First: I mentioned elsewhere that I was listening to something purely instrumental. I was — I’m listening to it now. And I have a link :).
It was composed by my oldest son.
A couple of people asked me if I have any hobbies.
If I had been asked this question thirty years ago, I could have said: writing. Writing is my hobby. In some fashion, it still is, but it’s also my job, and that changes the role a hobby has in one’s life.
The idea is: if you turn your hobby into your career you will then have a job into which you can pour your passion and love which would be win-win. But it’s a fundamental structural change in the role of that activity in your life.
What I had to struggle to do was to remember that I had come to this because I loved writing. I actually think love is the correct word, and it’s a messy word as well. Say you have children. You love them more than you love anyone, even their father. And there are still days all through their lives at various ages where you have to lock yourself in your room in order not to strangle them. Writing is kind of like that love.
So: sometimes when people tell me I want a job I can love the way you love writing, they’re missing all of the elements which would equate to cleaning bathrooms and doing the laundry and locking yourself in your room in order to preserve sanity and lives. They believe, truly believe, that love=joy. And if joy is not present 100% of the time, then… clearly, they were mistaken, they didn’t love this.
Hobby as a word implies – to me, so remember that all of this is coming from Michelle’s brain – activity.
There’s a desire to do something, to create something, to enjoy something. But… that’s not why I started writing. I didn’t consider it an act of creation as much as an act of compulsion or exorcism; my earliest writing was poetry. I didn’t start out as a great poet.
But I started out as a more consistent writer than many of the people my age, and oddly, this encouraged me to write more. Encouragement, who knew?
Reading was my hobby. I would, in high school, go to parties and then play the just-one-more-chapter-game. I was almost finished, right?
No one told me that I was bad at reading. Reading was academic, so reading was encouraged. No, let me amend that. Reading books. Playing video games was not, and D&D, which takes an enormous amount of creative organization, when done right, was not. Because games were for kids.
I think hobbies are things we undertake, sometimes out of curiosity – but if we’re young enough, and our first attempts are somehow not up to standard (ours or others), we often feel… embarrassed or incompetent. And we drop the things associated with that.
As we get older – or as I did – we turn a corner. Someone doesn’t like it? Fine. They don’t have to do it. In our attempt to fit – perhaps to find–a solid sense of “who we are” that somehow overlaps our sense of “who we’re suppose to be”, we sometimes lose things.
But we can find them again when we realize the things that we’ve put aside or hidden aren’t things that we should.
So: I wrote. I read. I played guitar (badly). I sang (mediocre). I wrote a couple of songs, even. But, I did give up the last three. Not because by this point they were frowned upon and I cared about this.
The second element: when is something you love ‘good enough’? How important is it that the thing that you want to do is seen and admired by other people?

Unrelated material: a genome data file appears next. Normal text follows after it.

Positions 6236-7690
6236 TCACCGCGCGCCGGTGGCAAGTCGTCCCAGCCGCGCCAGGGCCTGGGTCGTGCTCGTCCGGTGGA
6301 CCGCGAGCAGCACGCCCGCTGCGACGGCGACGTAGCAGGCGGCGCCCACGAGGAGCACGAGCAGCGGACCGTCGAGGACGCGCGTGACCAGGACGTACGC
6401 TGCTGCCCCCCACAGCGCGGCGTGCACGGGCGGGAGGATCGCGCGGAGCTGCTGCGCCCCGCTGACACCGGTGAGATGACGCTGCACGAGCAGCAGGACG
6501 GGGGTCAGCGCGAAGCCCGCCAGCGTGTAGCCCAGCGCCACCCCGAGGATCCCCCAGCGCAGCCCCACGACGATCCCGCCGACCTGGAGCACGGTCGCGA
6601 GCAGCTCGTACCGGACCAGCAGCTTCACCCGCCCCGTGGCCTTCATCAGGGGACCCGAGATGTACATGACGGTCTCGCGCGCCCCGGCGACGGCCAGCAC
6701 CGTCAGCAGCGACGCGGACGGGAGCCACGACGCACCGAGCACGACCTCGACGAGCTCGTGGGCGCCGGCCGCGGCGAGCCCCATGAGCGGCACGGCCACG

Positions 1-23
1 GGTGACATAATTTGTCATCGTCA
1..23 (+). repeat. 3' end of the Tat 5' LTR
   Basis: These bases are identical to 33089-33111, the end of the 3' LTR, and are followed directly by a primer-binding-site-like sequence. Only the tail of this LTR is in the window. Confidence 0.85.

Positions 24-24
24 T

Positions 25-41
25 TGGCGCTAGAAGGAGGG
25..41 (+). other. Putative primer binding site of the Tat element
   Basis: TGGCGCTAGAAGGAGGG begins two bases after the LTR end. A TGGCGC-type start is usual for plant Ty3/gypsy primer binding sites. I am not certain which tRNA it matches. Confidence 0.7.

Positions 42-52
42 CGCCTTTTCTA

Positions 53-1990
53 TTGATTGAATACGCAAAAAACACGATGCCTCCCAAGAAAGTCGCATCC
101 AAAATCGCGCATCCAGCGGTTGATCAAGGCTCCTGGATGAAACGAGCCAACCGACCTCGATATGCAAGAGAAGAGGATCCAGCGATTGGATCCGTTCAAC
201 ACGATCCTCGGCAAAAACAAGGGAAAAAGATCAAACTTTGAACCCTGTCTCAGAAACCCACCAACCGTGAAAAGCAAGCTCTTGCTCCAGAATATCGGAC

For me, with writing, the answer was zero because unless I was getting marked for it, I showed my work to no one. So, was my early writing good? Absolutely not. I can’t read most of it now without trying to set the house on fire. But as I was, in some ways, doing it for myself, I didn’t need to care. It’s the component of writing for other people to read that adds all kinds of structural complications, but… I worked up to the point where I felt, finally, willing to take that risk.
I never did this with arts that were more performative. Maybe because, as a listener or viewer, I knew what moved me. I knew what worked. And…nothing I did ever reached that level, or close. It wasn’t, by this point, other people shutting me down: it was me. I did this myself.
And… I think this was probably stupid. I’d lost the sense of the things I had tentatively started not because other people were judging me, but because I was judging myself. On some level, I felt that if I weren’t Good Enough, it meant I didn’t have any talent. It meant I was bad.
With writing, it didn’t matter, because again: no audience. Except the occasional teacher. But I’m certain that — because I started writing stories when I was six years old — and honestly I was so upset because I couldn’t print … type. I felt, at six, that books were each created by hand and my handwriting was terrible. Terrible.
But the act of writing was separate, in my head, from the act of reading. So I could not – and still can’t – see my own written work as a reader can or will. I couldn’t judge it as terrible (believe that it was, unless you are an extremely fond mother and I’m your six year old). Whereas it was impossible not to do that with singing or playing.
I sing in the shower. There’s something about my reaction to song and singing – in particular, harmonies – that comes from some of the wellspring that writing comes from. For some reasons, when I hear a really good children’s choir, I often cry. Not weep — but some tears come from an excess of emotion; they’re the safety valve.
So: to me a hobby is a thing that brings you joy. Maybe later I’ll talk about the differences in the way I use ‘joy’ or ‘happiness’.
And my answer is: no, not really, beyond the obvious: reading, writing.
Edited: missing word